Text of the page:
According to the Adotas website, a NYU study revealed on February 7th, 2008 concluded that viral marketing is economically effective marketing strategy.
NYU's Stern School of Business professor Vasant Dhar, along with NYU student Elaine Chang, released their study in a research paper titled "Chatter Does Matter." In the first few months of 2007, the researchers followed a sample of 108 albums four weeks before and after their release and tracked the amount of online chatter in blogs, social networking sites, and other online communication tools, and measured their amount of influence on each album's success. This is the first study of its kind to measure the economic influence of viral marketing on the music industry. Dhar, who specializes in the strategic implications of information technology, found that the amount of blog posts regarding an album prior to its release significantly and positively affects the album's success.
The study revealed other results, which can be found in NYU's faculty archive. Dhar and Chang also found that social networking sites have an impact on the popularity and financial success of an album; the amount of "friends" a recording artist accumulates week-to-week on the social networking site MySpace prior to the album's release has a weaker, yet still positive correlation to the artist's album's success. Lastly, the study reaffirmed the traditional promotional tactics; albums released by larger, mainstream record labels and are reviewed by well-known publications such as Rolling Stones will tend to have significantly higher record sales.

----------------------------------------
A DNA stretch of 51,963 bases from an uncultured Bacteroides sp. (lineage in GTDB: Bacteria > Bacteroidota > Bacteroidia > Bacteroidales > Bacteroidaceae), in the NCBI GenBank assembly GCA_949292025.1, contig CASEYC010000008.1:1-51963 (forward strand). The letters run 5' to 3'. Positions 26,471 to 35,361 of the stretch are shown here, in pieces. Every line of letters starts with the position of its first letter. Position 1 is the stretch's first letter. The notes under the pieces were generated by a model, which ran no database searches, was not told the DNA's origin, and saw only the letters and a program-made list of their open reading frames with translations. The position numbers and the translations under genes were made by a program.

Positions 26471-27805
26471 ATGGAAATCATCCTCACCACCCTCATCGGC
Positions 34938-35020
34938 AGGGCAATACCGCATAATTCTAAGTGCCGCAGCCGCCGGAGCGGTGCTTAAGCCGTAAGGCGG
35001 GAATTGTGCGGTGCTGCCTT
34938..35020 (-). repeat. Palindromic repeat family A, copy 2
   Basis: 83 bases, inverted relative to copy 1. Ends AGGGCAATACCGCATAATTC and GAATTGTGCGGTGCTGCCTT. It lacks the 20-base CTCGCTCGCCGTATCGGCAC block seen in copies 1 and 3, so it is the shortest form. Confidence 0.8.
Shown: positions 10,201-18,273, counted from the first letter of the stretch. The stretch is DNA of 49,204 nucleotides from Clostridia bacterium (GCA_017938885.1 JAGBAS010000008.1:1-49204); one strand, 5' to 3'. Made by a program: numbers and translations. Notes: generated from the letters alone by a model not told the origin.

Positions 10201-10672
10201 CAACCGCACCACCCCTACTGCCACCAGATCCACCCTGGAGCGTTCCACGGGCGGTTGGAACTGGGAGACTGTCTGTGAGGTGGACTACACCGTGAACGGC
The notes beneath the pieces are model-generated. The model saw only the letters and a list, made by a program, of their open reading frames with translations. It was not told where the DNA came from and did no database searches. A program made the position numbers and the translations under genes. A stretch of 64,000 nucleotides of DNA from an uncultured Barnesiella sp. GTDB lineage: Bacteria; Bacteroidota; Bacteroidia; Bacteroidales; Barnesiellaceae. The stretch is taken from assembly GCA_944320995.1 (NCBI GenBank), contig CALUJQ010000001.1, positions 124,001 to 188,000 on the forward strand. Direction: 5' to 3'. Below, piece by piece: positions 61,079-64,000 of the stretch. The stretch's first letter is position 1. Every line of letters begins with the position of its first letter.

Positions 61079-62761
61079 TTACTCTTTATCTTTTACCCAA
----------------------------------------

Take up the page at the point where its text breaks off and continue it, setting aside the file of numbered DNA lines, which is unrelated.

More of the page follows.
Dhar and Chang's work has a significant influence on the marketing industry as a whole, especially for the music marketing industry. The World Wide Web is like having an entire population at your fingertips; by looking at the amount of online reception regarding an artist's upcoming album, music executives can now predict how successful the album will be.
Just another step in discovering the potential that the internet has for the marketing industry... it's a regular buzz machine.
The entire research paper on the study can be found here.